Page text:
Conservation on the High Seas

Conservation on the High Seas

Harmonizing International Regimes for the Sustainable Use of Living Resources

New Horizons in Environmental and Energy Law series

Simone Borg

This timely book discusses various international norms that qualify the right, which all states have to access and exploit living resources in marine areas beyond national jurisdiction, in order to promote the conservation of such species.


William T. Burke

Subjects: environment, environmental law, law - academic, environmental law, maritime law, public international law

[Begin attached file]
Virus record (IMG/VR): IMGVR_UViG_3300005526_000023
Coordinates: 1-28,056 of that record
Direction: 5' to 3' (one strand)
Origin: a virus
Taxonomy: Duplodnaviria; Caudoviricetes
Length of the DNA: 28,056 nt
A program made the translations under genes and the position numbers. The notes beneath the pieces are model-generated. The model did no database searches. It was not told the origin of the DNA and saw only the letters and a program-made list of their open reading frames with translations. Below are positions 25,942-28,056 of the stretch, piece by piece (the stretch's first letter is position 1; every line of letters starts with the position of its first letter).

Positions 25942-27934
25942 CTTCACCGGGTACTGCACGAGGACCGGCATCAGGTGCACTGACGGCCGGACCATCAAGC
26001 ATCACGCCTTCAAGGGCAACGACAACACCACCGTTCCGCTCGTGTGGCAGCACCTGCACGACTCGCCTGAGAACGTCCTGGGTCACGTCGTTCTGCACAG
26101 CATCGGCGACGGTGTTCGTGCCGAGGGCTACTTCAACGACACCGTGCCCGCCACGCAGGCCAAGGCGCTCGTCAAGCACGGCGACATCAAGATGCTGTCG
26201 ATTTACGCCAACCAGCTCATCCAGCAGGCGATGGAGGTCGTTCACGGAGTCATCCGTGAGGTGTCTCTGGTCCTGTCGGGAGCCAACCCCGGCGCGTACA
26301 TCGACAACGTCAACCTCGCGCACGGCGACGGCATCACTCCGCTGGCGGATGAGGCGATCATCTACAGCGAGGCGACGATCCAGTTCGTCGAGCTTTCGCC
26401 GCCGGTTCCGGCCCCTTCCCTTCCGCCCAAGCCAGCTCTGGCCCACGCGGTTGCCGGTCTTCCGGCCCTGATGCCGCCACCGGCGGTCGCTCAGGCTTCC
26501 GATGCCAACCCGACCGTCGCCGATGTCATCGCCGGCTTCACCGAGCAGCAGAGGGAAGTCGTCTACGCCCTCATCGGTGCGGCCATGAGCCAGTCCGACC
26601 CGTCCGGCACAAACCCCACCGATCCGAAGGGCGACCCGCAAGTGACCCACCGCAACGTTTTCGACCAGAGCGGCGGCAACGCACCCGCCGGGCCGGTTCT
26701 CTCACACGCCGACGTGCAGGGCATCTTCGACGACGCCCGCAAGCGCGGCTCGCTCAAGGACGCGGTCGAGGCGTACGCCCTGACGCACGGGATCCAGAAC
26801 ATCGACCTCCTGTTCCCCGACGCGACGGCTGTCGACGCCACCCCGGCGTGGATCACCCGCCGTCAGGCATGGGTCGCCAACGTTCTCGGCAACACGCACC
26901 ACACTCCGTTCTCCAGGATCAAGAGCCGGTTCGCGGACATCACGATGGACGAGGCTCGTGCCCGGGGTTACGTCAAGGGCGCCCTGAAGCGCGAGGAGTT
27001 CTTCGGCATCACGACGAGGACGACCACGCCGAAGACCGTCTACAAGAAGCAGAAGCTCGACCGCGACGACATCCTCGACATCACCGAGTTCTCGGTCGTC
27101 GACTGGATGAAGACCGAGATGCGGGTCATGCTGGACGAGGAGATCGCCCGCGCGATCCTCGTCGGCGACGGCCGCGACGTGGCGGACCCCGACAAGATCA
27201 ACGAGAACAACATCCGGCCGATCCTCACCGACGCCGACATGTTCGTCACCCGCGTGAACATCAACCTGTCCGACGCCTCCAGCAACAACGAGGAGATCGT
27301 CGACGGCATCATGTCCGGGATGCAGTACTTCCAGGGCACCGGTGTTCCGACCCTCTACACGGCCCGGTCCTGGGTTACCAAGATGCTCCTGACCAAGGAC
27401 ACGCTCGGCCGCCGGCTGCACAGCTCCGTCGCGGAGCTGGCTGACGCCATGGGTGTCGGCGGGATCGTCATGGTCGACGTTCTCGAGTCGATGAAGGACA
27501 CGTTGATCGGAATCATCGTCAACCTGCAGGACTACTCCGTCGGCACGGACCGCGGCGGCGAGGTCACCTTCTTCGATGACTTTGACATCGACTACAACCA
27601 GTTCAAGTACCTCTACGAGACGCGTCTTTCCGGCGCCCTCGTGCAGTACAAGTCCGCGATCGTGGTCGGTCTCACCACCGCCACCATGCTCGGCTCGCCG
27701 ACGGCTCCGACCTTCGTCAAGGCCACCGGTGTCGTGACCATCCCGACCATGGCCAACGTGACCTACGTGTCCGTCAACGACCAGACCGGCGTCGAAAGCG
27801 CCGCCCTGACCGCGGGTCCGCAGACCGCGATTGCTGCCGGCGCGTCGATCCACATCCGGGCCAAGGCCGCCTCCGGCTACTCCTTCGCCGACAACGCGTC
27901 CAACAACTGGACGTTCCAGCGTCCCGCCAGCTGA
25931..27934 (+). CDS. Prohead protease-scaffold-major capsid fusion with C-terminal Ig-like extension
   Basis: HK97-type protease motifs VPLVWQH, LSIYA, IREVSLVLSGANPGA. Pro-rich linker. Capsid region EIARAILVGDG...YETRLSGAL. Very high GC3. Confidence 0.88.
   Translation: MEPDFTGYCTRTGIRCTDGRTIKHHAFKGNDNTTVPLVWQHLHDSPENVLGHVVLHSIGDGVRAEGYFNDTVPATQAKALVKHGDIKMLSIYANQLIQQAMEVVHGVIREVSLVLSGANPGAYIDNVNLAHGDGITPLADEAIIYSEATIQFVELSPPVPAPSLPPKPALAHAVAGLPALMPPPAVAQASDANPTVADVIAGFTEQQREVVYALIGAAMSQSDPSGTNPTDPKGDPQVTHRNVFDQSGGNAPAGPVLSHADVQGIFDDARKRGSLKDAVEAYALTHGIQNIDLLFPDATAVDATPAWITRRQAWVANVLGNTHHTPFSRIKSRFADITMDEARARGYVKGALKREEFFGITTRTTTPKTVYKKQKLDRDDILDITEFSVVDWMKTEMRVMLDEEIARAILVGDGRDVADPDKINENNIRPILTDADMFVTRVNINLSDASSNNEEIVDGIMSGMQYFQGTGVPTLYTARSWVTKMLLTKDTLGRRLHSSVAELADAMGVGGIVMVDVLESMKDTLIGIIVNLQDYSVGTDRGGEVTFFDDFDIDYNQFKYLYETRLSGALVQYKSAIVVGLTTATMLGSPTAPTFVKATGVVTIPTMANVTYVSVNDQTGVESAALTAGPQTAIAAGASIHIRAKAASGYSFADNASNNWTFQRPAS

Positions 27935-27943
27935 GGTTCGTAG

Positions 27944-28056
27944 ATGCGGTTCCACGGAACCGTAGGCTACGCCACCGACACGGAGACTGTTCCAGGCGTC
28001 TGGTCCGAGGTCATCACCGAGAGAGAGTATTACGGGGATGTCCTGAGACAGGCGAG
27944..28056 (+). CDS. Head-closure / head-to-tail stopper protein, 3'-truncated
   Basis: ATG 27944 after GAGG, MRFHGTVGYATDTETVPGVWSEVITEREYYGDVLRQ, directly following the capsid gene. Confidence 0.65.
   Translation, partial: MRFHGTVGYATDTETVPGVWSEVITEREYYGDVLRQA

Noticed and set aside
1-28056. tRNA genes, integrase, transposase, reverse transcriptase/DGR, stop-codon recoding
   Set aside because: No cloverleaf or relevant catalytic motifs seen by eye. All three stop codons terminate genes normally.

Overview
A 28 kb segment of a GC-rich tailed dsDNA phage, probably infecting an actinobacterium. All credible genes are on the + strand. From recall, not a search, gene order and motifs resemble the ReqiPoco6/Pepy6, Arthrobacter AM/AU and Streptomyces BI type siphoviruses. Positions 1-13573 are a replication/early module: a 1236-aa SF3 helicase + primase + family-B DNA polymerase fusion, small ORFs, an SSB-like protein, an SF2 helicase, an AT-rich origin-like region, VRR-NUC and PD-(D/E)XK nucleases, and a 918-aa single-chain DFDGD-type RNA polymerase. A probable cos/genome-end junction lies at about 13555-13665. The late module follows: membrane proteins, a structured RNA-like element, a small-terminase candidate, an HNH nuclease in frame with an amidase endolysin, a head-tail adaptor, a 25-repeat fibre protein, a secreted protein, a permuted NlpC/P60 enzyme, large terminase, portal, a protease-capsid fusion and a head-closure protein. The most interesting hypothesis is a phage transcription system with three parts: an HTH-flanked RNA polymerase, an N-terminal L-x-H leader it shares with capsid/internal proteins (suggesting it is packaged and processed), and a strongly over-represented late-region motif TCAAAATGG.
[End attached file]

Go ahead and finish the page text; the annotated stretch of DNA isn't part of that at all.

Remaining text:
It is over three decades since the adoption by the Third United Nations Conference on the Law of the Sea of the treaty with that name containing general provisions on the living resources of the sea and it is more than a half century since the initial consideration of this subject by the International Law Commission. Observably, the effort devoted to fisheries conservation and management at national and international levels has increased enormously since the 1950s and very substantially in the past three decades. During the earlier years, the conservation of marine living resources on the high seas was regulated by a specialized branch of international law commonly referred to as fisheries law. In addition, during this interval, the scope of international concern grew noticeably to include the overall general condition of the marine environment, its characteristics and contents. This development occurred under the aegis of another specialized branch of international law, namely environmental law, which addresses inter alia the conservation of wildlife in general. These regimes adopt different methodologies but share the same objective, namely conservation of high seas living resources through sustainable use. The 1982 Convention on the Law of the Sea sought to achieve a balance between the different perspectives underlying the regulation of the conservation and sustainable use of high seas living resources and the right of freedom of fishing. Nevertheless the general provisions of the United Nations Convention on the Law of the Sea (UNCLOS) did not help to resolve fragmentation resulting from the different...